Purchasing Power: Past, Present, Future- Part 1, by L.M.

How did I end up here? Now I can feel the noose tightening! I learned about the gallows early. I began to notice in the late 80s. Perhaps that is when I became self-aware, no longer like a Jack Russell that has no fear fighting a German Shepard, not one who has no idea how big he is or that he is a dog. A Jack Russell even considers you to be part of the dog pack. Are you willing to become self-aware or perhaps you prefer the pack.

“It is easier to fool people than to convince them that they have been fooled.”- Mark Twain

“Humankind cannot bear very much reality,”- T.S. Eliot

Normalcy Bias: It refers to a mental state of denial in which individuals enter into when facing a disaster or pending danger. Normalcy bias leads people to underestimate and minimize both the possibility of a catastrophe actually happening as well as its possible consequences to their health and safety.

Cognitive Dissonance: It is the mental stress or discomfort experienced by an individual who holds two or more contradictory beliefs, ideas, or values at the same time, or is confronted by new information that conflicts with existing beliefs, ideas, or values.

In 10th grade I was taking college classes in macroeconomics. I began to recognize the role that every American was expected to adopt in this grand play– pretending that the USD has value and ignoring the fact that it is loosing value. In this role I was to pretend that the dollar is strong and desired worldwide, that gold is a barbarous relic, and that tomorrow will be like today (since America always comes through and it never can happen here). I found that our currency system is a debt-based Keynesian pit of hell. I am not part of that dog pack or the sheep herd.

I knew that the USD was a private currency system from my early college days. In that era, the truth had some value. In my macroeconomics courses the founding owners, purpose, and processes of the federal reserve were explained. I understood that I willingly participated in a private currency system owned by the federal reserve. Paper bills identify the owner of that $1, $5, $10, et cetera. The federal reserve owns these notes.

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The United States authorized the printing and distribution of these notes. The United States owns these.

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The terms of the arrangement were not made clear, and the choice to participate was made for me after I was born. It began with a social security card. Since I grew up with it, I had never thought of an alternative currency. Being a private currency system means that the owners can prevent your participation. They set the purchasing power and the quantity of USD created. They can prevent me from participating simply by dropping my credit score. If one has an extremely low credit score they are locked out of the private money system or allowed to participate at a very expensive meager level. Try getting a meaningful job, a low interest loan, or a credit card with a credit score in the 400’s. Why would I continue to participate in a system that steals from me via inflation, attempts to cast a cloud of fear over me by brandishing the IRS, makes or break any rules they wish, kills without conscience, steals gold from anyone in the world, rigs every market, prints USD without ceasing thus reducing the purchasing power, and lies about who they are in their real purpose to manipulate the stated inflation figures to steal cost of living increases. I could go on. Just who in the world do you think the federal reserve is? They are the organization that determines how much currency to create and the value of that currency. Before going any further, it may be important to clarify a riddle:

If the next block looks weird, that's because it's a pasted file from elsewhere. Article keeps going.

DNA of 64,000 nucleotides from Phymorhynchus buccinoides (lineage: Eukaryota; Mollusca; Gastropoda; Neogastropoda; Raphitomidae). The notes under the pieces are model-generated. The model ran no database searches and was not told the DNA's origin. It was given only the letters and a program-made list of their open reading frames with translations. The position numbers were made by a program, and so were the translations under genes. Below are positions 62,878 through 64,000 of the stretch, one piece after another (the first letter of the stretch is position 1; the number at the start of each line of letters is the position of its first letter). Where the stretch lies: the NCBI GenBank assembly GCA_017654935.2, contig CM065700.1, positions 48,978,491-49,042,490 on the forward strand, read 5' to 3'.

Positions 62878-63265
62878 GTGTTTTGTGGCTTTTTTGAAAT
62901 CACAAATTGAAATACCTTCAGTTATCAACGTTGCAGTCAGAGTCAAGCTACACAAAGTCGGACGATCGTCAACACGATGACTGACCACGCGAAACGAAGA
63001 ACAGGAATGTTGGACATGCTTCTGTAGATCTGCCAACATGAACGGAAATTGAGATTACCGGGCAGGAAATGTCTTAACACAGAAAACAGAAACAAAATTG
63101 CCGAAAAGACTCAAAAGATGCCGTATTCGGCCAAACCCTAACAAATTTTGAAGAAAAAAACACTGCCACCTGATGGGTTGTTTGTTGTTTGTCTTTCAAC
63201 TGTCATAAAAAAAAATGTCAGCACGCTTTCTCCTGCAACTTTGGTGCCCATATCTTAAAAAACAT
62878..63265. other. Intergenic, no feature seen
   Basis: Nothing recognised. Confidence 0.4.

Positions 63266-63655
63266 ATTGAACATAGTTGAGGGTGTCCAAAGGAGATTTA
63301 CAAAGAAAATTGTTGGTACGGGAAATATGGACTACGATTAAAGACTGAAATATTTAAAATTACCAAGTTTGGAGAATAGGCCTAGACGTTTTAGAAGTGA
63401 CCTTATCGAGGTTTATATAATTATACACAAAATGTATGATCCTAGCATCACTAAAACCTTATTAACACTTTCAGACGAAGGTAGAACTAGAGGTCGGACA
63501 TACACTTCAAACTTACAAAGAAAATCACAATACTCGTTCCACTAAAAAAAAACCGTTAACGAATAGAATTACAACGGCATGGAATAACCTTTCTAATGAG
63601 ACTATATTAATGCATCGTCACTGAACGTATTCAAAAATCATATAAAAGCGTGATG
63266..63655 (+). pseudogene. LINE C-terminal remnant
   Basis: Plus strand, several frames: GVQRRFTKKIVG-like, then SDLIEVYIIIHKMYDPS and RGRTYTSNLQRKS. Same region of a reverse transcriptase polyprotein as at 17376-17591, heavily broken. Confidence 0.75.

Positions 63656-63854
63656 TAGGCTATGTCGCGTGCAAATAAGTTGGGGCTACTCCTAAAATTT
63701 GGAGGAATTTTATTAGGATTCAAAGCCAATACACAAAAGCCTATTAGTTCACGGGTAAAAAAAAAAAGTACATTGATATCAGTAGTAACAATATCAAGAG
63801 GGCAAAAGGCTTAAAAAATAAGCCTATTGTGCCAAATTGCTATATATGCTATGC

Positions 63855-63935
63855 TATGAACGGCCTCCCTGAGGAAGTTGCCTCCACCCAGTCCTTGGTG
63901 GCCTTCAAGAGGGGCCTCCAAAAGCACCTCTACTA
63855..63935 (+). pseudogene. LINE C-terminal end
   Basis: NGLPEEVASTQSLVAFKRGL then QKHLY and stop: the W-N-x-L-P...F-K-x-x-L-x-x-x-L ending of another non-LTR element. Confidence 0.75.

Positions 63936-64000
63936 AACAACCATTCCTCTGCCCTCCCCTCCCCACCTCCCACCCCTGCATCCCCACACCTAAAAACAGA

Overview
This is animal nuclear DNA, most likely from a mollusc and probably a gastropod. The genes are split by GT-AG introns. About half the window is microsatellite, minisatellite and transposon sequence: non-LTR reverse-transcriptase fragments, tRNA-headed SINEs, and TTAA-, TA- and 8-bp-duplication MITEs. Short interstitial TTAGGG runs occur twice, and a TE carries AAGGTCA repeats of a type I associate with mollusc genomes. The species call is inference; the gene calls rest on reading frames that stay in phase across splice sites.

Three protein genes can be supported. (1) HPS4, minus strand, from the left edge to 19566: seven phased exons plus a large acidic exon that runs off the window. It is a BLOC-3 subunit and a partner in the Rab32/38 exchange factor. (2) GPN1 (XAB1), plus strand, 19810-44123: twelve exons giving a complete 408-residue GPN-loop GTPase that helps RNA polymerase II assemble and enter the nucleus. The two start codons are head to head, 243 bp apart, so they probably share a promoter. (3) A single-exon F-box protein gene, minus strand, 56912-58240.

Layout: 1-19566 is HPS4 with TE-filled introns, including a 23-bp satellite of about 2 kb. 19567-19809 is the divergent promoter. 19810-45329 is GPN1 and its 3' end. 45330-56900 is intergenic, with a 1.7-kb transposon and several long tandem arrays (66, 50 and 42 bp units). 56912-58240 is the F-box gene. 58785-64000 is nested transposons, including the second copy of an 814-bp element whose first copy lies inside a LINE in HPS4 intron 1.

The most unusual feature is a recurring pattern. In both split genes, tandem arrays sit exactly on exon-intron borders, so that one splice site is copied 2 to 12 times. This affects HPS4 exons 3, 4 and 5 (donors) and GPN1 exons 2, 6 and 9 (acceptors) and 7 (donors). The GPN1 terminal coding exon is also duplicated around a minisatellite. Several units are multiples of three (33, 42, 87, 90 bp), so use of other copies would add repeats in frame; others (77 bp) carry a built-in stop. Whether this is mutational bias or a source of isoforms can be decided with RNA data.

“By this means government may secretly and unobserved, confiscate the wealth of the people, and not one man in a million will detect the theft.” – British Lord John Maynard Keynes (the father of ‘Keynesian Economics’ which our nation now endures as our ‘currency policy’) in his book, The Economic Consequences of the Peace (1920).

Just what in the world is that supposed mean? Will that help me understand why I feel trapped? Is this an element of the tightening noose? Prepare to be the one person in a million to realize the theft. Then, you may understand just what kind of currency system harms all of us. The value or purchasing power of a dollar does not stay constant when there is inflation. The value of a dollar is realized in terms of purchasing power, which is the amount of tangible goods that currency can buy. When inflation goes up, there is a decline in the purchasing power of currency. For example, if the inflation rate is 2% annually, then theoretically a $10 neck tie will cost $10.20 in a year. Suffering from inflation, your dollar cannot buy the same goods it could beforehand. Look at coffee cans! Give up the same amount of USD but receive less quantity. It’s an inflation live example! At the time this coffee was purchased, coffee was going down in price at the wholesale level. However I am paying the same for more than three ounces less than before! That’s 13% Inflation! This coffee was purchased last year– in 2015. Hmm… $&%$#@!